Glass paint vs. ceramic paint
Someone might wonder:
“Ceramic paints are cheaper than stained glass paints. They also come in many different colours.
So is it possible to paint stained glass with ceramic paints, rather than the proprietary ones?”
This is such a useful question because it has an interesting range of answers.
Money and Value
If we were asked this question by someone who had never designed or painted stained glass before, we would immediately start a conversation about money and value.
Are stained glass paints expensive in themselves, or, rather, are they expensive when used wastefully or lazily?
For example, it would be wasteful to prepare a teaspoonful of paint at a time rather than a good-sized lump; and it would be lazy if someone couldn’t be bothered to learn best practice because it would interfere with their self-expression.
When you’re painting stained glass – if the resultant window is beautiful and well-made – what are a few pounds or dollars that you spend on best glass paint?
Surely they are a trifle – not worth worrying about:
When a window can last a hundred years or more, and be seen by many thousands of people whose emotions will all be wonderfully affected by the play of colour and light, then this small amount of money is not an issue.
Required by the Design
With another kind of person, we might immediately strike up a conversation about design.
Our own position is that we design first, and then we figure out how to paint it second.
True, this has often caused us months of experimentation and heartache.
But – and this is important for us, although we understand completely it may be less important or even unimportant for other people – we have continued to create a wide range of stained glass windows, whose only unity is maybe formed by the attention we put into their indivdual designs.
That is, we don’t have a house style.
So for us, the question therefore is: what kind of design might only be realized with the use of specifically ceramic paints?
Maybe one day we’ll prepare such a design, but we haven’t done so yet.
Another series of points are mildly scientific.
First there the different firing temperatures e.g. whether ceramic paint will fuse with glass at the lower temperature that glass requires.
Second there is the compatability that such fusion (if successful) still requires in order for firing stress to be removed as the glass cools down and anneals: would ceramic paint in fact leave hidden stress that will risk the future of the glass?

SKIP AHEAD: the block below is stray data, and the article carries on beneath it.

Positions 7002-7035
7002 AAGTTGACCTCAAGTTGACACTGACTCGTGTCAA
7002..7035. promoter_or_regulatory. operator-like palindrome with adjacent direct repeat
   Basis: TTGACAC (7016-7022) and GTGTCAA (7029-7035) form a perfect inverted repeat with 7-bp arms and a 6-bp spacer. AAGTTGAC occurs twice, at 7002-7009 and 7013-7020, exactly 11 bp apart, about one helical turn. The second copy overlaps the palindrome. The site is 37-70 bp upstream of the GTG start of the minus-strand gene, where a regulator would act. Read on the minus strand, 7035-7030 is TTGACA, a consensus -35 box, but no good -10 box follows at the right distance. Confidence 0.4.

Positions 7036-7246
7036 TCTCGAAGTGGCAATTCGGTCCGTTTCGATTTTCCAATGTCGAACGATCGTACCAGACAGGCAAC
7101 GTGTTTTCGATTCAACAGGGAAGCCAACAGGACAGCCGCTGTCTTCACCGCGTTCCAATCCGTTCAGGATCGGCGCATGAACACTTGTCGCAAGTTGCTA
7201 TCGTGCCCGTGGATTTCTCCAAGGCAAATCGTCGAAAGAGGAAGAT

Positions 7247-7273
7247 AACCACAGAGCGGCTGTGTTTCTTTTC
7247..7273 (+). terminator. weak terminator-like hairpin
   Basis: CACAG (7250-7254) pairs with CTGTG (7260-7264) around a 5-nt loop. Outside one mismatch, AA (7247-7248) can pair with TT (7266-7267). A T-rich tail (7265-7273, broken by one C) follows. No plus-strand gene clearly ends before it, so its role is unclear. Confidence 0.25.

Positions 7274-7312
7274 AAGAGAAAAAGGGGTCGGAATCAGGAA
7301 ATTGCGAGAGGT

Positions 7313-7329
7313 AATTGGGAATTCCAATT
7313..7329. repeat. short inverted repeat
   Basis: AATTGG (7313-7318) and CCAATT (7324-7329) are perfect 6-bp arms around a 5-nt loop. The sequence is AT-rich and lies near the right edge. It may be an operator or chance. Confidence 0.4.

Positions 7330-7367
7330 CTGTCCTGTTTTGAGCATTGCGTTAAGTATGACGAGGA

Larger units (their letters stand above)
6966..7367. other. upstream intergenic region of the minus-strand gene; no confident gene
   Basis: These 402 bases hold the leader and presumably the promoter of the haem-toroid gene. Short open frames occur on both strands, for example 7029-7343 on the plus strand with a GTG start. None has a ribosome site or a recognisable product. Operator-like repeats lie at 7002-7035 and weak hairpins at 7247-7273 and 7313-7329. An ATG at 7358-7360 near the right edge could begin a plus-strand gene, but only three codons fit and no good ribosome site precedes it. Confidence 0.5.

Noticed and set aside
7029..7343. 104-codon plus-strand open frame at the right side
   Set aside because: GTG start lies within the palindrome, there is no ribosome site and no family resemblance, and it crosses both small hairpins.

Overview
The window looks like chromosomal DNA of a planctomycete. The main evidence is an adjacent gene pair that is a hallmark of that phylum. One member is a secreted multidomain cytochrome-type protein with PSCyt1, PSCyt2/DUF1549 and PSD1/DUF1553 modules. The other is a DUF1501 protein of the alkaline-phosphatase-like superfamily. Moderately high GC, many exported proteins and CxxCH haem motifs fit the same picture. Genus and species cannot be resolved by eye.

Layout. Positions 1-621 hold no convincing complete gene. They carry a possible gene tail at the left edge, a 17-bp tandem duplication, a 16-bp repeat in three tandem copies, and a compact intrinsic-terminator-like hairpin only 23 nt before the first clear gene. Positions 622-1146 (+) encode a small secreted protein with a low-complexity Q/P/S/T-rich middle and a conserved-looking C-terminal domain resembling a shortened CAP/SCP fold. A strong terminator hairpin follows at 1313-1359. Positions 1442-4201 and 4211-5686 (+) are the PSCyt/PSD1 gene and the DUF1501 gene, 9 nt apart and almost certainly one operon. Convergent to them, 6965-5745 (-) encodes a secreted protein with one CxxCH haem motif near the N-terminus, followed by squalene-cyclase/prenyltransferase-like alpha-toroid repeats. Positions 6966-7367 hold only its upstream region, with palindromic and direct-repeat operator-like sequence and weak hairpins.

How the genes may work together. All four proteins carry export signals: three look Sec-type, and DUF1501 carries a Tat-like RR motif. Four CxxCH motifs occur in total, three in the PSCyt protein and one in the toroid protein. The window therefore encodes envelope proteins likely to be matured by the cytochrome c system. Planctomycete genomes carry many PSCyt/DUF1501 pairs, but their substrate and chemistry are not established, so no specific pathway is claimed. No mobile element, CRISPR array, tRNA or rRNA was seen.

Third there are the different conditions to which stained glass windows and ceramic objects are respectively subjected and which their painted surfaces must respectively withstand e.g. weather, daily handling etc.: is ceramic paint proved to be fit for such events as windows regularly experience?
In other words, the use of ceramic paint is now largely a question of someone’s attitude to risk (because stained glass studios just don’t have the resources to test such questions for themselves).
Range of Colours
As for the different colours possessed by ceramic pigment, it is needlessly competitive to insist on a count.
Suffice it to say that there is also a wide range of inter-mixable colours possessed by stained glass paint.
But when, outside of restoration, do you absolutely need them?
Remember also that, within stained glass, it is frequently the glass which owns the colour. Thus it is the paint’s function is to stop or mute the transmitted light.
This is completely unlike the function of the paint which adorns the surface of ceramic objects, where it is the paint’s function to bounce back a specific colour to the onlooker’s eyes.
How many colours do you really need in your stained glass paint? Is the variety of ceramic colour merely a distraction at best, a complete irrelevance at worst?
Paint vs. Silver Stain
Neither glass paint nor ceramic pigment behave anything like silver stain of course.
This is because silver stain changes the molecular structure of the glass, causing it to filtrate yellow light instead of white.
Silver stain is a joy to use. Yet it can also be a challenge.
See this green man: all the painting in the first firing, all the staining in the second firing.
Yes, we could have done it all (painting and staining) in just one firing – and that is another point we shall discuss with you.
That’s all coming soon in a special publication.
Thus, a really useful question, the nuances of whose different answers are a joy to consider.
Both stained glass paint and ceramic pigment require firing in order to be incorporated with the top surface of glass and pottery respectively. And indeed some of their ingredients are shared.
But maybe this presents the outer limit of their agreement.
So, by all means experiment for yourself, yet always bear the previous points in mind.
And what, we wonder, have you experimented with?
Some of that must remain secret – for legal reasons.
The rest, we’re glad to share with you throughout this website.
As always, please share your insights and experiences with other visitors here.